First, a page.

A couple close scholarly friends have recently provided private critical feedback about my reconstruction of the Gospel of Marcion and the First Gospel (Qn). Generally, their response simply repeated the common, traditional position: there was only one version of Luke, and the Gospel of Marcion is a later abridgement of that. I’d rather not have to tell friends that they are wrong, but friends, you are wrong. Please allow me to explain why, even without drawing at all on my scientific method and approach to signals synthesis and triangulation.
Here is a growing list of redactional features seen frequently across many passages and verses in Luke that happen to be not present or unattested for GMarc.
- Affairs of State
- Aristocratic Identity/Connections
- Character Motivation
- Collective Speech
- Complaint against Protagonist
- Deference to Authority/Procedure
- Elaborate or Layered Storytelling
- Emotional Descriptors
- Ethical/Philosophical Dialogue
- Euripidean Imitations (Bacchae, Ion, Iphigenia)
- Female Disciple Piety
- Filial Piety
- Historiographical Notices
- Hospitality Decorum/Protocols
- Internal Thinking/Dialogue
- Jewish Ritual/Temple Piety
- Josephus’ Antiquities imitations
- Literacy of Jesus’ followers
- Frequent/Long Journey/Pilgrimage
- LXX Devotion/Quotations/Use
- Matthean motifs (e.g., virgin birth, kingdom of heaven, future reward)
- Narrative Crisis/Dramatization
- Oracular-Poetic Speech
- Place names
- Plato/Socrates Imitations
- Pronouncements of Innocence
- Property/Slave Owner Concerns
- Salvation History Fulfillment
- Synkrisis of Characters (piety and ethics, not socio-economic)
- Third Parties / Incidental Characters
Several hundred examples of these features are in evidence throughout Luke, yet these examples are somehow either entirely or largely absent from GMarc. Once our reconstruction of GMarc is complete, we will generate tagged datasets enumerating these features and the relative positioning of their examples. We anticipate that our maximalist reconstruction of GMarc will total nearly 10,000 words. Thus the fully reconstructed GMarc will be roughly half the size of Luke, totaling around 20,000 words. Data visualizations of these tagged datasets will show that these features are massively and disproportionately clustered within the 10,000 words in Luke that just so happen to be missing from GMarc.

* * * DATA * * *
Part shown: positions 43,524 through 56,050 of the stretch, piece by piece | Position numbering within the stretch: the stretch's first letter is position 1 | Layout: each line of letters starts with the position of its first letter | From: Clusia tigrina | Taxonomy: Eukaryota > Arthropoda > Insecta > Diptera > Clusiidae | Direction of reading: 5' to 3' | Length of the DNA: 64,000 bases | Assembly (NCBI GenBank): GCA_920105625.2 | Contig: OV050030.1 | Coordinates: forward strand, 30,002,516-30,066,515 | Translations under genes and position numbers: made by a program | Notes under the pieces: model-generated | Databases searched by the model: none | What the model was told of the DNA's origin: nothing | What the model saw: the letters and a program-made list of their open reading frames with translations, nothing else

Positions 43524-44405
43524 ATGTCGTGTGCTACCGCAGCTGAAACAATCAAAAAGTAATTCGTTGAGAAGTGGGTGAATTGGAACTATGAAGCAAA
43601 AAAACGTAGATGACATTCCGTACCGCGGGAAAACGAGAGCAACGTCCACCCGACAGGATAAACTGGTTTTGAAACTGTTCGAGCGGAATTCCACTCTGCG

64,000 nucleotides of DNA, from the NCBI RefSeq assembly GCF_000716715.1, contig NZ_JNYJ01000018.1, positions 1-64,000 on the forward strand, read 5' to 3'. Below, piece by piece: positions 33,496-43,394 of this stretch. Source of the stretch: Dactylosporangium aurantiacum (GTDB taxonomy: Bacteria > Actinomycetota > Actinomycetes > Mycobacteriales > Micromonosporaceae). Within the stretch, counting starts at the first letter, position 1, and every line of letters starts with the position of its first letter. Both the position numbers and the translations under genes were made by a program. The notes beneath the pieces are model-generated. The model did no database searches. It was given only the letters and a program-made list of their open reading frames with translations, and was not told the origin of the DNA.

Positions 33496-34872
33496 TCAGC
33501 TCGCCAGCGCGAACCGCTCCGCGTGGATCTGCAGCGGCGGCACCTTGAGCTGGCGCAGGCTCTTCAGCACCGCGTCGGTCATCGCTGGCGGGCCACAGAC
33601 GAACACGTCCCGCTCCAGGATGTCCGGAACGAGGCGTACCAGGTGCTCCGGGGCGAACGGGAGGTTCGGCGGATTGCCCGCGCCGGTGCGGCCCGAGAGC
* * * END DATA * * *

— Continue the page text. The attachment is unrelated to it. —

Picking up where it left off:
This will leave readers with two options, either 1) believe that GMarc somehow represents the most skilled or random abridgement of Canonical Luke, surgically or miraculously removing hundreds of examples small and large of over 30 different kinds of distinctive, learned, and creative redactional tendencies with extraordinary consistency, or 2) accept that GMarc is an earlier, simpler edition of Luke. Again, we ask readers to use Occam’s razor to cut through the unscientific, ideological, fideistic nonsense that interprets the Gospels as singular compositions by individual authors, rather than as fluid oral-textual performances supplemented and reworked in multiple layers representing multiple generations.
Abridgements of Shakespeare can’t help but sound like Shakespeare. If Luke sounds like Gospel Shakespeare to you, listen to it and then listen to GMarc again, all the way through. Then decide if GMarc sounds more like Later Condensed Shakespeare, Pre-Shakespeare, or Baby/Teenage Shakespeare. Regarding GMarc being an earlier edition of Luke, several high profile scholars have already come to the same conclusion (Joseph Tyson, Matthias Klinghardt, Marcus Vinzent, et al). While my ultimate conclusions and reconstructions for GMarc and Qn are quite different from these scholars, we all arrived independently at the shared conclusion that there were two major editions of Luke, and that GMarc represents the earlier version. This shared conclusion is not only now well-established. It also deserves to be consensus based strictly on scientific methods and evidence, not preconceived ideological bias.